Effects of body weight at hatching and water temperature on development of the yolk-sac larvae of six species of salmonids, including grayling
The effects of larval weight on survival and growth were studied at a range of temperatures for four species of fish that are native to Austria, and two introduced species. Spawning times differ, and the thermal requirements for embryos and larvae reflect the temperatures of adaptation to their habitats. Optimum temperatures for hatching success are compared with optima for larval survival; the ranges of temperatures at which at least 50% of larvae survived are wider than those for hatching, suggesting that temperature requirements can alter in different life-stages. Most of the variation in larval fresh weight with time was attributed to temperature, although size at hatching can also have an effect. In the temperature range 4 °C to 20 °C, the overall weight gains of the six species differed between 3.7 mg to 52.6 mg, with growth rates of 17% to 431% and maximum body weights between 16.3 mg and 118.4 mg. A series of relatively simple models can be used for predicting parts of the life-spans, e.g. length of the embryonic development and yolk-sac larval stages, and mean weights of each species, from fertilization of the egg to the end of the larval stage. Studies of early life stages are becoming increasingly important in forecasting recruitment of wild fish. In cultured fish the yolk-feeding stages are central to success or failure of larviculture.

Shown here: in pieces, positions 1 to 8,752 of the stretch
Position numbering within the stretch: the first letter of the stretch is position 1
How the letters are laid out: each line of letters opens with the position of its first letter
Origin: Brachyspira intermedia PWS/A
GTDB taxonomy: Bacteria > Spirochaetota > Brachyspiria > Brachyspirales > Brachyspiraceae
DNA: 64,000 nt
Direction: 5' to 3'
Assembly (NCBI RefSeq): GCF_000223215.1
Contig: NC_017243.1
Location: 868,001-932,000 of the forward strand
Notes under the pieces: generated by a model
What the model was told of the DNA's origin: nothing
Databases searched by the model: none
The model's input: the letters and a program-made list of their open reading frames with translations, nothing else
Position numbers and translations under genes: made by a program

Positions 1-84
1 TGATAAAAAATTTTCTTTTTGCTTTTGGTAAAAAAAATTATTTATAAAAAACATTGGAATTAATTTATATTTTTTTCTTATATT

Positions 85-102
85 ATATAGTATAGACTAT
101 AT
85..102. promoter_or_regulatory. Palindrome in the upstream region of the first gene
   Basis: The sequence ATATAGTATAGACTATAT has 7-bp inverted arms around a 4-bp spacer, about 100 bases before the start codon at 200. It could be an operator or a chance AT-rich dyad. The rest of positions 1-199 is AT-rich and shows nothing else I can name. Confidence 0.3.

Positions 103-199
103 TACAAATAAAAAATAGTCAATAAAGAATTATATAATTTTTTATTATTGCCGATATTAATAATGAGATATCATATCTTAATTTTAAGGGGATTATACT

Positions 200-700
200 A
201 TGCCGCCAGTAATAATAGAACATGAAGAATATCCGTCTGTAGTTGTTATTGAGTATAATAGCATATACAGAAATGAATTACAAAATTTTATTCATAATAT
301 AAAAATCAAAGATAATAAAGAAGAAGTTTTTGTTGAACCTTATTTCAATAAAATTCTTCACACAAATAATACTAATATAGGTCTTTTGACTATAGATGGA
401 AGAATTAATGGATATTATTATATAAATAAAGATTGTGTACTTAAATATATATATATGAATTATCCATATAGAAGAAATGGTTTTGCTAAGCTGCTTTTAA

reproductive traits • salvelinus alpinus • hucho hucho • salmo trutta • thymallus thymallus • salvelinus fontinalis • oncorhynchus mykiss • life-history • thermal requirements • survival • larval development • growth